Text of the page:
Brownielocks and The 3 Bears

The Incredible, But Not Always Edible Egg!

In some folklore, It's taboo!

The Aborigines believe that  this is how the world began: 

A long time ago during The Dreamtime, a fisherman found an egg lying on the beach. Because he was hungry, he went to cook the egg, but as soon as he put it into the fire a terrible storm began and rain fell and fell and fell. Then, this egg cracked open and out of it poured even more water, creating oceans and waters, plus the mountains, rainbows, sun, moons and stars. These all gushed forth like a roaring river and washed the Dreamtime away. 

Many interpret this was really a giant rainbow in the sky.  The rainbow's arch was the upper half of a huge, cosmic egg. The setting sun was the yolk, dripping away. The rest of the egg was in the earth below the horizon.  

Now, the Egyptians feel that the universe was once a big giant egg, which they call "the essence of the divine apes".  They believed that the sun was the yolk and the galaxy was the egg white in which we all drift.

The pre-Buddhist Bon cult in Tibet believed that the world was nothing more than a big egg with 18 layers.  This idea is expressed in the egg-shaped Buddhist temples throughout the Himalayas.

The Orphic cult in Greece literally banned the eating of eggs around 600 B.C.

The Koreans claim their first king came from a mysterious red egg that was left by a flying horse.

Why not eat the eggs back then?  Basically, they felt that eggs were the ultimate food of fertility and virility given from the Gods to man.  In an area near the Chinese/Indian border, if a woman offered an egg to a man it was considered a proposal of marriage.  

Keeping with the belief that eggs were fertility symbols, German farmers in ancient times smeared eggs on their plows to ensure fertile fields.  Colored eggs are considered powerful and are tossed into the laps of women who want to become pregnant.  Some feel that this idea of colored eggs is how painting eggs as Easter began.   The colored egg concept is also believed to be a part of the story above regarding the rainbow colors of the huge, cosmic egg.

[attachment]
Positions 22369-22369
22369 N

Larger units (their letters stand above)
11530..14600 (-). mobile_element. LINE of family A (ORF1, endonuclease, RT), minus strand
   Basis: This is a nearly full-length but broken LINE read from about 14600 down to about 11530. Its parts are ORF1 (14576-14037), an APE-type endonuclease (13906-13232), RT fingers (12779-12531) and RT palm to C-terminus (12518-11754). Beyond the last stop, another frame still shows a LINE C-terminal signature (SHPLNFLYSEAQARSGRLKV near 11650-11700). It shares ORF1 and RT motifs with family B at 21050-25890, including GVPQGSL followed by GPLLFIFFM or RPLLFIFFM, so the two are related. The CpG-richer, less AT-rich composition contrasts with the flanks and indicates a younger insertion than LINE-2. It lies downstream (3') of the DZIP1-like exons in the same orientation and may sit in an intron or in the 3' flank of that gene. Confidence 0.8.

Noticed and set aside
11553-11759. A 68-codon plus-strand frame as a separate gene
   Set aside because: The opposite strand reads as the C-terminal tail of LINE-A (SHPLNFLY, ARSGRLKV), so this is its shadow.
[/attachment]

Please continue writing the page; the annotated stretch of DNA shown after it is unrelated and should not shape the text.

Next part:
Not all cultures believed that eggs meant fertility, however.  In many African cultures, they had strong rules against egg eating, especially for women.  In the old days, Ethiopian women were enslaved if they were caught eating eggs.  The Yaka people in the Congo believed that a woman who ate an omelet would lose her mind.  In fact, some of these old beliefs still remain today.  In a 1974 study in rural South Carolina, it showed that 3% of women believed that it was bad luck for a pregnant woman to eat an egg.

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Source: "In The Devil's Garden. A Sinful History of Forbidden Food"
By Stewart Lee Allen
Ballantine Publishing Group © 2002

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